For example, I’m a morning person. I wake up at 5:30am and my brain works from 6am – 6pm. Between 6am and 11am is my prime time that I normally use to think, plan, or have important meetings for decisions. For my younger team member, her mind is most active from 10am and can last until late evening so I know how to leverage her brain to support the team. My other teammate, she is a detail-oriented person so she plays a role in checking all the details that we need in the team. I also believe in leading by example. You can’t expect people to work harder, if you yourself do not work hard. 

QWhat’s the most important lesson you were given by a mentor that you try to instil in your own team?

Self-confidence. My mentors and best managers always gave me trust and used every opportunity to instil confidence that I can do my job, that I can do great things, and what I do matters. This is what I always instil in my own team, that what they do matters, and that they have the capabilities to do their job well, and have my support.

Q: Jardine Matheson is huge global company with more than 400,000 employees. What are some of the HR interventions it has used in the past 18 months to help its employees get through the challenges of the pandemic?

The pandemic has exacerbated the importance of employee wellbeing, and we evolved from a focus on physical and mental health to a more holistic approach.

Our wellbeing programmes span the entire cross-section of interesting wellbeing initiatives designed to inspire employees to stretch themselves to achieve health goals. Physical health initiatives include the aspirational ‘steps challenge' which requires Jardine employees to climb 48 storeys to the top of our iconic office building in Hong Kong. The feat has been attempted by many, and this year, this step challenge activity was creatively done virtually.

MINDSET is our charitable organisation founded in 2002 with the aim of making a positive and sustainable difference in mental health. With operations in Hong Kong and Singapore, the company collaborates with a number of mental health organisations and NGOs, advocacy groups, and corporate partners, with the aim of raising awareness and changing perceptions of, and attitudes to, mental health. The mission is to de-stigmatise mental health through the education and empowerment of individuals by enabling them to share and support others.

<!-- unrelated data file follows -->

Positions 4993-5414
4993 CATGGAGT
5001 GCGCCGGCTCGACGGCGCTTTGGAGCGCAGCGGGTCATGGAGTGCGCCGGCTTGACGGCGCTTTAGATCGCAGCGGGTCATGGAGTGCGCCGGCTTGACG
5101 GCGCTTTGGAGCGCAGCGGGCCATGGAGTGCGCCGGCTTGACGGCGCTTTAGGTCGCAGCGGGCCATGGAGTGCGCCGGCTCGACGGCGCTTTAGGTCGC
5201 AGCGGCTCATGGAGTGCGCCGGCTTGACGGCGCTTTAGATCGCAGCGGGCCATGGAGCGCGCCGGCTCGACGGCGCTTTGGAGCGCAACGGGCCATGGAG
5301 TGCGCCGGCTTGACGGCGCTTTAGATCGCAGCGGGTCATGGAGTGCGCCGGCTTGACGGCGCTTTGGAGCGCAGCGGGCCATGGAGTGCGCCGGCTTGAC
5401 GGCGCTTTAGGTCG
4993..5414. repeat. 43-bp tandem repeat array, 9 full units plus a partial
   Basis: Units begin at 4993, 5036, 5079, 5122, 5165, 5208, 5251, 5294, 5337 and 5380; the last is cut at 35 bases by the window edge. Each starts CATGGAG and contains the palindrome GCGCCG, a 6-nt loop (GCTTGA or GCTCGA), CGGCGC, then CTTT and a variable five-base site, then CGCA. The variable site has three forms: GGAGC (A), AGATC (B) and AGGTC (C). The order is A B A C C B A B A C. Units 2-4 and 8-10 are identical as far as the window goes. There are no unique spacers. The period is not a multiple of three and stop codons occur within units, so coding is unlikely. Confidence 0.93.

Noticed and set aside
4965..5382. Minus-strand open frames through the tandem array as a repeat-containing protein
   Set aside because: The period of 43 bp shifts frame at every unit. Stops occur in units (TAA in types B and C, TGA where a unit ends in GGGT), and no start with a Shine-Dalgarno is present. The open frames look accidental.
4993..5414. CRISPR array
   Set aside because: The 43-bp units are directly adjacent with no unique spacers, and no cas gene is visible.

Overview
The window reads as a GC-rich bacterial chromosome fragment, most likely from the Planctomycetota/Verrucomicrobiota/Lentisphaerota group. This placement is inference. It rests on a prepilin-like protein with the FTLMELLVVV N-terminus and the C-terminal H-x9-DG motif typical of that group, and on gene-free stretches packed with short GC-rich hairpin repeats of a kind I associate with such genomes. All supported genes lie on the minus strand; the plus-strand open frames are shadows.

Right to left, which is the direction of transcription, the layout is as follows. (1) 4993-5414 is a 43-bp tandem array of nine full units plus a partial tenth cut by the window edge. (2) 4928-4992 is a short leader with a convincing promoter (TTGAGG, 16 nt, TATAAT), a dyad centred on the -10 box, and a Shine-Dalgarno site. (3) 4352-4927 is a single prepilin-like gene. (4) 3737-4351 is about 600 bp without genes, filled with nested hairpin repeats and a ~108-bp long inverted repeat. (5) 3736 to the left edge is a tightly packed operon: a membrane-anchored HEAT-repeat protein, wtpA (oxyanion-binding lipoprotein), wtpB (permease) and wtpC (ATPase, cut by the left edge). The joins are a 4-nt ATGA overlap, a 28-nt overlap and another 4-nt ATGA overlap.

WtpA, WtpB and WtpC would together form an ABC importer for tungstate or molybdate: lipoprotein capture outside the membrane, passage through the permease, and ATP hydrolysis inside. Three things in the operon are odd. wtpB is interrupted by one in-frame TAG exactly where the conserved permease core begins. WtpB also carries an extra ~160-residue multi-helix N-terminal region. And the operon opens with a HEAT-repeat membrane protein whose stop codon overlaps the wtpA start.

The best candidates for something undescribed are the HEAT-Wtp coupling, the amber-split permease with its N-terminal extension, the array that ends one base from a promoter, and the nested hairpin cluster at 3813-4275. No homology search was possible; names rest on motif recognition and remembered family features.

Workplace wellbeing has become central to our human capital strategy with the tag line Key2Wellness. Psychological safety training is emphasised heavily in our L&D programme. Employees are encouraged to speak up courageously, and managers are trained on being inclusive of diversity, and more open-minded about alternate perspectives.

Jardine recognises the extreme importance of the universal accessibility of wellbeing and learning. The importance of wellbeing must be reinforced at the highest level in order for any programmes to gain credibility and drive adoption. Our CEO John Witt is deeply committed to holistic wellbeing and is a great champion of the initiatives that we roll out.

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Q: Tell us about your books.

I have written four books. The first two – ‘Go Global – Guide to a Successful International Career’, and ‘Global Career’ – were about how to get and manage a global career. The third one is about leadership. They are in Bahasa Indonesia as my mission initially was to help Indonesian talent achieve their career goals. The books have been welcomed, and readers have been inspired by them.

I thought I could contribute more to people in the APAC region, so my fourth book ‘Great Advice’ is in English which I co-authored with a former GE and J&C CLO. It gives great pleasure when your creation gives meaning to people’s lives.

Q: Looking into your crystal ball, what will the future of work, and the workplace, look like in 10 years time?

Nobody sings ‘Que Sera, Sera – Whatever Will Be, Will Be’ anymore because the new trend is human-centred design. And I think it’s a healthy thing that we do our best to shape things that we have control over.

Humans will use their consciousness and science to make livelihoods better. For example, in the area of sustainability that’s now emerging as a very important topic, as we don’t have a planet B option.

It’s important at the country level and company level that businesses need to play a role in the sustainability agenda. And this will bring impact to the technology.

Digital and innovation will continue to play a role in the future of work. There will, of course, be more automation and more apps, but I predict there will also be a new awareness in the younger generations that technology that does not serve a purpose will not be used.

And lastly, human beings need to be loved, to be recognised, and to be healthy and happy. When people are elevated, so too, will their employee experience also evolve.


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Photo credits for Handi Kurniawan: Art Direction: Julia Li; Photography: Anakin Yeung @ Planar Studios Limited